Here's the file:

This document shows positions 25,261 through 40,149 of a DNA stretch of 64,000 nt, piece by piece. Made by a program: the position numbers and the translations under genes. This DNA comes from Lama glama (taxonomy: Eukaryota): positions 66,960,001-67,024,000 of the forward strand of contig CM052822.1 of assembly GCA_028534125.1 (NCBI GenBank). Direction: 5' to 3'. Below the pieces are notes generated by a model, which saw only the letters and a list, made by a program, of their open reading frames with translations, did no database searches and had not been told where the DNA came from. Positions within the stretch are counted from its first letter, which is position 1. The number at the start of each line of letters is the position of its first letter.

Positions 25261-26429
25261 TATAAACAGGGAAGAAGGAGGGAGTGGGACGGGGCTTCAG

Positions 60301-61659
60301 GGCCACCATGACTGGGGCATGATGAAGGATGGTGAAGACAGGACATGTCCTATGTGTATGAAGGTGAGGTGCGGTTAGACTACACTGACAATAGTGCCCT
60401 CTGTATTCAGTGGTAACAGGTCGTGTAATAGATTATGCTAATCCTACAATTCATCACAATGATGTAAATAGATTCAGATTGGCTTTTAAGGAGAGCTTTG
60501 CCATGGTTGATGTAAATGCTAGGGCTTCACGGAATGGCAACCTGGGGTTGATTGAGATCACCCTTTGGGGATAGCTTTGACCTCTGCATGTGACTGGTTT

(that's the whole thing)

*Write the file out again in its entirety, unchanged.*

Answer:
This document shows positions 25,261 through 40,149 of a DNA stretch of 64,000 nt, piece by piece. Made by a program: the position numbers and the translations under genes. This DNA comes from Lama glama (taxonomy: Eukaryota): positions 66,960,001-67,024,000 of the forward strand of contig CM052822.1 of assembly GCA_028534125.1 (NCBI GenBank). Direction: 5' to 3'. Below the pieces are notes generated by a model, which saw only the letters and a list, made by a program, of their open reading frames with translations, did no database searches and had not been told where the DNA came from. Positions within the stretch are counted from its first letter, which is position 1. The number at the start of each line of letters is the position of its first letter.

Positions 25261-26429
25261 TATAAACAGGGAAGAAGGAGGGAGTGGGACGGGGCTTCAG

Positions 60301-61659
60301 GGCCACCATGACTGGGGCATGATGAAGGATGGTGAAGACAGGACATGTCCTATGTGTATGAAGGTGAGGTGCGGTTAGACTACACTGACAATAGTGCCCT
60401 CTGTATTCAGTGGTAACAGGTCGTGTAATAGATTATGCTAATCCTACAATTCATCACAATGATGTAAATAGATTCAGATTGGCTTTTAAGGAGAGCTTTG
60501 CCATGGTTGATGTAAATGCTAGGGCTTCACGGAATGGCAACCTGGGGTTGATTGAGATCACCCTTTGGGGATAGCTTTGACCTCTGCATGTGACTGGTTT